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In the U.S., the regulation of artificial intelligence (A.I.) is still in its early stages.

27 Jul
In the U.S., the regulation of artificial intelligence (A.I.) is still in its early stages.

Lawmakers in Washington have been actively discussing the topic, holding hearings, and making announcements regarding A.I. safety commitments by technology companies. However, a closer examination of these actions raises doubts about their effectiveness in shaping policies for the rapidly evolving technology.

Experts and lawmakers agree that the United States has a long and challenging journey ahead before establishing comprehensive A.I. rules. While there have been meetings, speeches, and discussions with tech executives, it’s premature to predict the exact contours of regulations aimed at safeguarding consumers and addressing the risks posed by A.I. in terms of job disruption, disinformation spread, and security threats.

Chris Lewis, the president of consumer group Public Knowledge, advocates for the establishment of an independent agency to regulate A.I. and other tech companies, but even he acknowledges that crafting such laws is a work in progress.

Compared to Europe, the United States lags behind in A.I. regulation. European lawmakers are gearing up to implement A.I. laws this year, with a focus on limiting the riskiest uses of the technology. In contrast, there is significant disagreement among American lawmakers on the best approach to handling A.I., as many are still trying to understand its complexities.

For some tech companies, this lack of stringent regulations is favorable, even though they claim to welcome some rules for A.I. implementation. Nonetheless, they push back against the strict regulations being developed in Europe.

Here’s a summary of the current state of A.I. regulations in the United States:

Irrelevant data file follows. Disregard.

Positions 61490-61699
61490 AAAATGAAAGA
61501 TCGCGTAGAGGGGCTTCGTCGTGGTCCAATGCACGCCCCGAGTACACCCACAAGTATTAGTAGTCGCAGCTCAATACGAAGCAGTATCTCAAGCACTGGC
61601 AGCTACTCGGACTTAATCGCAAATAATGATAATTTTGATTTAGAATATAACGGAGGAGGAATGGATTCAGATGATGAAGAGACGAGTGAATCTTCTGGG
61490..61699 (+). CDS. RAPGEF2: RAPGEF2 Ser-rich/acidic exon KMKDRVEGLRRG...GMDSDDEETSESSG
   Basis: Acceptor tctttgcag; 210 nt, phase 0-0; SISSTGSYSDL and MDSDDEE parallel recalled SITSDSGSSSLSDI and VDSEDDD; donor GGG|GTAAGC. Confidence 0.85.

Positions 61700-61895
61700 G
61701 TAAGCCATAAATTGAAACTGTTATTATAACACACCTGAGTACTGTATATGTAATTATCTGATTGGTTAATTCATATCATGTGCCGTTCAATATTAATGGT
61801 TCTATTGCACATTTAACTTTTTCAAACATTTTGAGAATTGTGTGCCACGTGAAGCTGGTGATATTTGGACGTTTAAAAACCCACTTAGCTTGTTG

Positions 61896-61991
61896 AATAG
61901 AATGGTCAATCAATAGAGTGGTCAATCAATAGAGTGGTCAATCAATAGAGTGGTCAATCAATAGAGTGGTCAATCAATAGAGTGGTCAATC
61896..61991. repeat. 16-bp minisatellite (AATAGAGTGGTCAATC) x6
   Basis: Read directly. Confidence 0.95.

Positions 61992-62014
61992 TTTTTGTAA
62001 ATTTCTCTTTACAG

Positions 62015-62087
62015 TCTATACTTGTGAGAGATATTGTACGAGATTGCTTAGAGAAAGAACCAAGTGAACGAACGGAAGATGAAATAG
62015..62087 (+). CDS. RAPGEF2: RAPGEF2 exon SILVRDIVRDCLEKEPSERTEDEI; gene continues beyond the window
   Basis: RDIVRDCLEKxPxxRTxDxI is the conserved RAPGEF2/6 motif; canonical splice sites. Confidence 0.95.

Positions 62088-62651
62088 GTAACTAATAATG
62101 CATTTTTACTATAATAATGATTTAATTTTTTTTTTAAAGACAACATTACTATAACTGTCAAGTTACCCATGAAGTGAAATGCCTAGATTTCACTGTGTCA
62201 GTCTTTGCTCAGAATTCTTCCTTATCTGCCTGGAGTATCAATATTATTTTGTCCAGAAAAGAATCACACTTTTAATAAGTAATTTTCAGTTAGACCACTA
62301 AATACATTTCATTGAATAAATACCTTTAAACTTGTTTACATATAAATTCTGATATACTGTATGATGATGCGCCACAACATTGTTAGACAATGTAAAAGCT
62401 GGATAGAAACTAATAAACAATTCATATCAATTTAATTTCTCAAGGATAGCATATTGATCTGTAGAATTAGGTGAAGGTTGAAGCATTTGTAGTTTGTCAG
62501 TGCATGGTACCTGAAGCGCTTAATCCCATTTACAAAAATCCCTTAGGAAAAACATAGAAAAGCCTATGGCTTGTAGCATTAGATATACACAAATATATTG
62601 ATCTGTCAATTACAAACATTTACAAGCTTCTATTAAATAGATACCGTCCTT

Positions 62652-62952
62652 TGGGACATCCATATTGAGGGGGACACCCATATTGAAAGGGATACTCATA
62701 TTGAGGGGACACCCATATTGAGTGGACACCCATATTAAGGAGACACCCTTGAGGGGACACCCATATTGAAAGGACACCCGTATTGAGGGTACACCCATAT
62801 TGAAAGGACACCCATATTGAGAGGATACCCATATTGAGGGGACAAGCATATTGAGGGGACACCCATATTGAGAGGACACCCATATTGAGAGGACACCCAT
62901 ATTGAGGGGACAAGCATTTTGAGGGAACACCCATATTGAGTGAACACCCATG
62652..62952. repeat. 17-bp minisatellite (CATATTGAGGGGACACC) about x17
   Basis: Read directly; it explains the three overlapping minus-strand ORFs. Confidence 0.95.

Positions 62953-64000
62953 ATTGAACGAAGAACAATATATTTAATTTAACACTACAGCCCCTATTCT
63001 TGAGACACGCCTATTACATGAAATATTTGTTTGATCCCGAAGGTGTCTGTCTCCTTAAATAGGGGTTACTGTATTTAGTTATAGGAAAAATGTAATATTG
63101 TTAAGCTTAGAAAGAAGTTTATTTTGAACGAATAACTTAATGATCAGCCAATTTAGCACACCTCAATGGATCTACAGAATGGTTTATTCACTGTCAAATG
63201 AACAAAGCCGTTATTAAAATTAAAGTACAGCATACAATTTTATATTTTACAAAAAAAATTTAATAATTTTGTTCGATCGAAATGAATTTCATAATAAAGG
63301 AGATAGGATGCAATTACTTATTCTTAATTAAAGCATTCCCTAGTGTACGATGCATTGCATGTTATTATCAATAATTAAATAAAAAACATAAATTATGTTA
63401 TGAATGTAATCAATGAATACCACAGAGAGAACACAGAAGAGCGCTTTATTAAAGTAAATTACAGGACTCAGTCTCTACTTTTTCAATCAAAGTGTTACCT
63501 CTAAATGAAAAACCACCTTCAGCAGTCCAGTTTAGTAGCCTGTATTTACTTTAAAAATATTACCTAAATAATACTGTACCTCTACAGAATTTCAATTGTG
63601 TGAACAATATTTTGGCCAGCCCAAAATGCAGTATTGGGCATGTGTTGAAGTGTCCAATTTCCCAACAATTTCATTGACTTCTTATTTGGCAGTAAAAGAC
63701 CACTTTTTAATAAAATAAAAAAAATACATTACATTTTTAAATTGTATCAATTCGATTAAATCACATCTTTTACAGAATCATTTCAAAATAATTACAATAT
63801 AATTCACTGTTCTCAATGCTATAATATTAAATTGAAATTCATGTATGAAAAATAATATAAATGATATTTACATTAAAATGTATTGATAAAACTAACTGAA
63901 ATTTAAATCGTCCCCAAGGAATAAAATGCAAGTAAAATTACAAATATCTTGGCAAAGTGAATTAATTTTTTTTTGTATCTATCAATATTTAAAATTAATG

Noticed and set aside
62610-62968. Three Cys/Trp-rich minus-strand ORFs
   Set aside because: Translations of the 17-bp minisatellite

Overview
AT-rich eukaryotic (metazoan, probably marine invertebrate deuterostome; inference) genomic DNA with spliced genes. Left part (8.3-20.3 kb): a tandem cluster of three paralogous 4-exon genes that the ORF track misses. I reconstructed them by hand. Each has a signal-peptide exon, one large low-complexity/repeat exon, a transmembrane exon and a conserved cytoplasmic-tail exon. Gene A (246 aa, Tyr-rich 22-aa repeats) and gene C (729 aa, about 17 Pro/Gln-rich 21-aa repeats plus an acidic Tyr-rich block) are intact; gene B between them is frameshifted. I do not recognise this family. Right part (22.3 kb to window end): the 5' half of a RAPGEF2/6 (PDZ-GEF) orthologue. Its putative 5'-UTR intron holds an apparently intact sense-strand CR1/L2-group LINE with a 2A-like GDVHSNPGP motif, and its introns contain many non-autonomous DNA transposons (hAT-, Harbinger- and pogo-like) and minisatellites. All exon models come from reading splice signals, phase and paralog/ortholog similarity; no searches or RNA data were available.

At the White House: The Biden administration has been actively engaging with A.I. companies, academics, and civil society groups. Vice President Kamala Harris initiated this effort in May with a meeting at the White House, urging tech industry leaders to prioritize safety. Recently, seven tech companies made announcements at the White House, detailing principles to enhance the safety of their A.I. technologies. However, many of these practices were already in place or planned, and they do not introduce new regulations. Critics argue that voluntary commitments are insufficient and call for enforceable guardrails to protect individual rights and privacy. The White House previously introduced a Blueprint for an A.I. Bill of Rights, which provides guidelines on consumer protections related to A.I., but these are not enforceable regulations. Additionally, officials have been working on an executive order concerning A.I., but the specifics and timing remain undisclosed.

In Congress: Lawmakers are the loudest proponents of A.I. regulation, with some already introducing bills related to the technology. These proposals include the creation of an agency to oversee A.I., liability for A.I. technologies that spread disinformation, and licensing requirements for new A.I. tools. Hearings have been held in Congress, where lawmakers discussed potential regulations, such as nutritional labels to inform consumers of A.I. risks. However, the bills are still in early stages and lack the necessary support to progress. Senate leader Chuck Schumer has announced a monthslong process to develop A.I. legislation, including educational sessions for members.

At federal agencies: Regulatory agencies are beginning to take action by addressing certain issues arising from A.I. Recently, the Federal Trade Commission (F.T.C.) initiated an investigation into OpenAI’s ChatGPT and requested information on how the company secures its systems and how the chatbot could potentially harm consumers through the spread of false information. F.T.C. Chair Lina Khan believes that the agency has the authority to police problematic behavior by A.I. companies under existing consumer protection and competition laws. Given the typical timeline of congressional action, some experts argue that waiting for Congress to act may not be ideal, prompting regulatory agencies to take action where possible.

In conclusion, the U.S. is still at the early stages of A.I. regulation, and while there have been discussions and initiatives, the exact shape of comprehensive rules remains uncertain. The development of meaningful and effective regulations to govern A.I. will require further efforts and deliberation.